officious

adjective
of·​fi·​cious | \ ə-ˈfi-shəs How to pronounce officious (audio) \

Definition of officious

1 : volunteering one's services where they are neither asked nor needed : meddlesome officious people who are always ready to offer unasked advice
2 : informal, unofficial officious conversations between foreign ministers
3 archaic

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Other Words from officious

officiously adverb
officiousness noun

Choose the Right Synonym for officious

impertinent, officious, meddlesome, intrusive, obtrusive mean given to thrusting oneself into the affairs of others. impertinent implies exceeding the bounds of propriety in showing interest or curiosity or in offering advice. resented their impertinent interference officious implies the offering of services or attentions that are unwelcome or annoying. officious friends made the job harder meddlesome stresses an annoying and usually prying interference in others' affairs. a meddlesome landlord intrusive implies a tactless or otherwise objectionable thrusting into others' affairs. tried to be helpful without being intrusive obtrusive stresses improper or offensive conspicuousness of interfering actions. expressed an obtrusive concern for his safety

We Are Eager to Help You Define Officious

Don't mistake "officious" for a rare synonym of "official." Both words stem from the Latin noun officium (meaning "service" or "office"), but they have very different meanings. When the suffix -osus ("full of") was added to "officium," Latin officiosus came into being, meaning "eager to serve, help, or perform a duty." When this adjective was borrowed into English in the 16th century as "officious," it carried the same meaning. Early in the 17th century, however, "officious" began taking on a negative sense to describe a person who offers unwanted help. This pejorative sense has driven out the original "eager to help" sense to become the predominant meaning of the word in Modern English. "Officious" can also mean "of an informal or unauthorized nature," but that sense isn't especially common.

Examples of officious in a Sentence

an officious little man who was always telling everyone else how to do their jobs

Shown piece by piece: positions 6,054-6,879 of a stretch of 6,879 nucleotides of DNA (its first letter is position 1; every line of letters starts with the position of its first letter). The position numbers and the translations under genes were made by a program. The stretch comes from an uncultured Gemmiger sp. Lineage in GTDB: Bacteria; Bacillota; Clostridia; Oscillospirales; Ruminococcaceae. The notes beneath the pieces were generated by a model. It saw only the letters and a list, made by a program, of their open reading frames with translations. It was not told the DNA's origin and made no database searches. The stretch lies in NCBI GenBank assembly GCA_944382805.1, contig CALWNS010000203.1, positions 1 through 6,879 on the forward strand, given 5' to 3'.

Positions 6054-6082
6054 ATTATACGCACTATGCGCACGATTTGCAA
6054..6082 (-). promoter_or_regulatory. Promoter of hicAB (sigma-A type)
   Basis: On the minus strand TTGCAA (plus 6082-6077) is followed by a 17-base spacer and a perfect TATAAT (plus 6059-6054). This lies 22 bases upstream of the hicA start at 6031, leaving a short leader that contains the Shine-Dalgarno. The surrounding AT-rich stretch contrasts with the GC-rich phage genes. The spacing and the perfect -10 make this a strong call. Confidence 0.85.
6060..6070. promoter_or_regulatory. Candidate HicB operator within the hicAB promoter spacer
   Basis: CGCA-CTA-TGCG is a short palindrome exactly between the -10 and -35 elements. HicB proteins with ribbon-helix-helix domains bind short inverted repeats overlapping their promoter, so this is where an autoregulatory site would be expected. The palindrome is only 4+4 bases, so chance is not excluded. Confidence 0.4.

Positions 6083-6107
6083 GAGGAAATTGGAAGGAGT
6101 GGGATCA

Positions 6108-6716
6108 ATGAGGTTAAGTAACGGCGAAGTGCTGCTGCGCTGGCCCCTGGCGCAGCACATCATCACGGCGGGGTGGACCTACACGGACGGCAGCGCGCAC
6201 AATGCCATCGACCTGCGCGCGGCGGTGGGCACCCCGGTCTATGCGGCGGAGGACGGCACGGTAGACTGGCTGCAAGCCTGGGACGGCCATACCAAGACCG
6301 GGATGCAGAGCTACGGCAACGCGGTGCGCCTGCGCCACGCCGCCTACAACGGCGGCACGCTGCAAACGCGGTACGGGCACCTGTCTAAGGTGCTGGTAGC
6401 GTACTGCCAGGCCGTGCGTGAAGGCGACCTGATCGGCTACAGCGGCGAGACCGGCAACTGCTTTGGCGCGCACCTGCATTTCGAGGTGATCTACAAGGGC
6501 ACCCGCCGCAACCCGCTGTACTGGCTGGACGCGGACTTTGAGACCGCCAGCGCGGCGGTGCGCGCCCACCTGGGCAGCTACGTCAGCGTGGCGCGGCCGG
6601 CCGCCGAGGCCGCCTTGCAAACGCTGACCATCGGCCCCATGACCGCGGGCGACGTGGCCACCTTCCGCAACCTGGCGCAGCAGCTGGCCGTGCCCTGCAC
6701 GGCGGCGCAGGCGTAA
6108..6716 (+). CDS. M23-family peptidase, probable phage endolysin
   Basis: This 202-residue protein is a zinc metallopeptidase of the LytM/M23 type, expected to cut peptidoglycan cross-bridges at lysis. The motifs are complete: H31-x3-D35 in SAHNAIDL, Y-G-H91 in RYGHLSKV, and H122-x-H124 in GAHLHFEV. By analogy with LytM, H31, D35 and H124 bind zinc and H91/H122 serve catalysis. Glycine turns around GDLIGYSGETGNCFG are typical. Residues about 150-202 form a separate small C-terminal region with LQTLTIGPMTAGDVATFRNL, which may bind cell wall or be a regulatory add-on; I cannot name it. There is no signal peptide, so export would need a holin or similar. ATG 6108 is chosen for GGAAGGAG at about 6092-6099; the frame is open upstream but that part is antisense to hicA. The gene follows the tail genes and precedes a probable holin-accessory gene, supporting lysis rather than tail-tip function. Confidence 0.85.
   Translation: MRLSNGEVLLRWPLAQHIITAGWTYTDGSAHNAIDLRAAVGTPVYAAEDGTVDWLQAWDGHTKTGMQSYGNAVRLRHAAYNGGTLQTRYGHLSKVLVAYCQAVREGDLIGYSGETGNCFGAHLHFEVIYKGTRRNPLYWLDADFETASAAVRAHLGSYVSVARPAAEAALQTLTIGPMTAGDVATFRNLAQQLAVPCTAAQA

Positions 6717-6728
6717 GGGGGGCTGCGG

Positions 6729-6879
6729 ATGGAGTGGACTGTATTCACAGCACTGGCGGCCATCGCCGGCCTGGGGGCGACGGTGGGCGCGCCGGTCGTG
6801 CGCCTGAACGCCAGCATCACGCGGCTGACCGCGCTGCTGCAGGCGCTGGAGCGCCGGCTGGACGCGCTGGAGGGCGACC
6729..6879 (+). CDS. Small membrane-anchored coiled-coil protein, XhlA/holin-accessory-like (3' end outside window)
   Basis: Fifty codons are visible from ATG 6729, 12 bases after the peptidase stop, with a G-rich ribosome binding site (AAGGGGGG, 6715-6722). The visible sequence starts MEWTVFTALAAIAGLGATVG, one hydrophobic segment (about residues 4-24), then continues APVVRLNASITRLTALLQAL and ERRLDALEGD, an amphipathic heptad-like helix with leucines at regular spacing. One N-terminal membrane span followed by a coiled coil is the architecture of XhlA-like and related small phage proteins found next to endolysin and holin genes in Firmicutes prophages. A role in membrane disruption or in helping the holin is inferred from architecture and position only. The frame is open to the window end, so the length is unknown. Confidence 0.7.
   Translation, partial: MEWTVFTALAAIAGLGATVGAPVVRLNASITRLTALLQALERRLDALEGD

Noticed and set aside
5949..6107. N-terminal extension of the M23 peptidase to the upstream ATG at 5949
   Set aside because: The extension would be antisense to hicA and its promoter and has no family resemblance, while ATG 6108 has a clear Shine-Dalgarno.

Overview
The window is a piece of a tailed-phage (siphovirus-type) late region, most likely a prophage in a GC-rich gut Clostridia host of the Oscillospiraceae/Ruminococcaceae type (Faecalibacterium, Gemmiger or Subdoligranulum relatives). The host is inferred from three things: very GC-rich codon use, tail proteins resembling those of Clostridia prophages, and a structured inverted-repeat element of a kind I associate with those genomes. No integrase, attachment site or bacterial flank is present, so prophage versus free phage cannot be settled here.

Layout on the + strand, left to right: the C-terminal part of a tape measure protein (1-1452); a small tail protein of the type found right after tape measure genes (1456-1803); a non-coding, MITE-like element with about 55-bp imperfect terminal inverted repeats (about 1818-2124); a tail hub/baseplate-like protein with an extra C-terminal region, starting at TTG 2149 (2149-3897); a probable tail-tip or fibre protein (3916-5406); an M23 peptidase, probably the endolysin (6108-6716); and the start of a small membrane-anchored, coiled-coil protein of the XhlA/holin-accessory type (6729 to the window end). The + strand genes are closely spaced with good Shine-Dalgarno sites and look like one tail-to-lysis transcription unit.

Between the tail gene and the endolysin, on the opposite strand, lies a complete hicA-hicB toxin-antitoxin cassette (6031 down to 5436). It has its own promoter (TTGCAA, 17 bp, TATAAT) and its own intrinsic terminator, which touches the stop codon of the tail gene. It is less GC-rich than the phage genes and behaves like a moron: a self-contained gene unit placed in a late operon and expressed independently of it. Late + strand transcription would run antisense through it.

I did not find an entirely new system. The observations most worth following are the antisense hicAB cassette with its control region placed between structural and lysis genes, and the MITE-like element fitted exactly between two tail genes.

Recent Examples on the Web These are correctional facilities that now bear the official and officious titles Moral Rehabilitation Facility, Reeducation Center, Home for the Rectification of Delinquent Youths. Jean Genet, Harper's magazine, "Minor Threats," 6 Jan. 2020 Domhnall Gleeson is off in his own mad farce as officious snarlfart General Hux, who gets the best line in the film. Darren Franich, EW.com, "Star Wars: The Rise of Skywalker," 18 Dec. 2019 This production simply turned him into a jerky, power-hungry, #MeToo-type white guy, and Cangelosi went to town playing up the character’s officious buffoonery, singing strongly all the while. Anne Midgette, Washington Post, "Maurice Sendak’s ‘Magic Flute’ brings storybook flair — and familiarity — to WNO," 3 Nov. 2019 Showerman is the least effective actor in the bunch, affecting a stentorian voice and officious manner that come across as parodic. Donna Freedman, Anchorage Daily News, "Review: From screen to stage, ‘Little Mermaid’ expands on a beloved tale," 23 Oct. 2019 Those are toplined by Mirren at her imperious best, but also Clarke, Richard Roxburgh and Rory Kinnear as a particularly officious advisor. Brian Lowry, CNN, "'Catherine the Great' crowns Helen Mirren (again) for regal miniseries," 21 Oct. 2019 Sheryl McCallum has delicious timing as the officious black principal, who’s not without her own awkward boundary breaches. Lisa Kennedy, The Know, "Theater review: “Fairfield” at Miners Alley is an ouchy-funny race comedy," 22 July 2019 Larry Cedar projects officious judicial bluster as the family attorney and Tom Shelton excels as E.J. Lofgren, a taxi driver who unwittingly ties up the plot’s loose ends. Tom Titus, latimes.com, "On Theater: ‘Harvey’ hardly looks his age in Laguna," 6 June 2019 But her loving husband, Dayton (Charles Browning); their teenage daughter, Keisha (MaYaa Boateng); and especially Beverly’s officious sister, Jasmine (Roslyn Ruff), aren’t being very helpful. Ben Brantley, New York Times, "Review: Theater as Sabotage in the Dazzling ‘Fairview’," 17 June 2018

These example sentences are selected automatically from various online news sources to reflect current usage of the word 'officious.' Views expressed in the examples do not represent the opinion of Merriam-Webster or its editors. Send us feedback.

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First Known Use of officious

15th century, in the meaning defined at sense 3a

History and Etymology for officious

Latin officiosus, from officium service, office

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Time Traveler for officious

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The first known use of officious was in the 15th century

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Last Updated

16 Jan 2020

Cite this Entry

“Officious.” The Merriam-Webster.com Dictionary, Merriam-Webster Inc., https://www.merriam-webster.com/dictionary/officious. Accessed 19 January 2020.

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More Definitions for officious

officious

adjective
How to pronounce officious (audio)

English Language Learners Definition of officious

disapproving used to describe an annoying person who tries to tell other people what to do in a way that is not wanted or needed

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More from Merriam-Webster on officious

Thesaurus: All synonyms and antonyms for officious

Rhyming Dictionary: Words that rhyme with officious

Spanish Central: Translation of officious

Nglish: Translation of officious for Spanish Speakers

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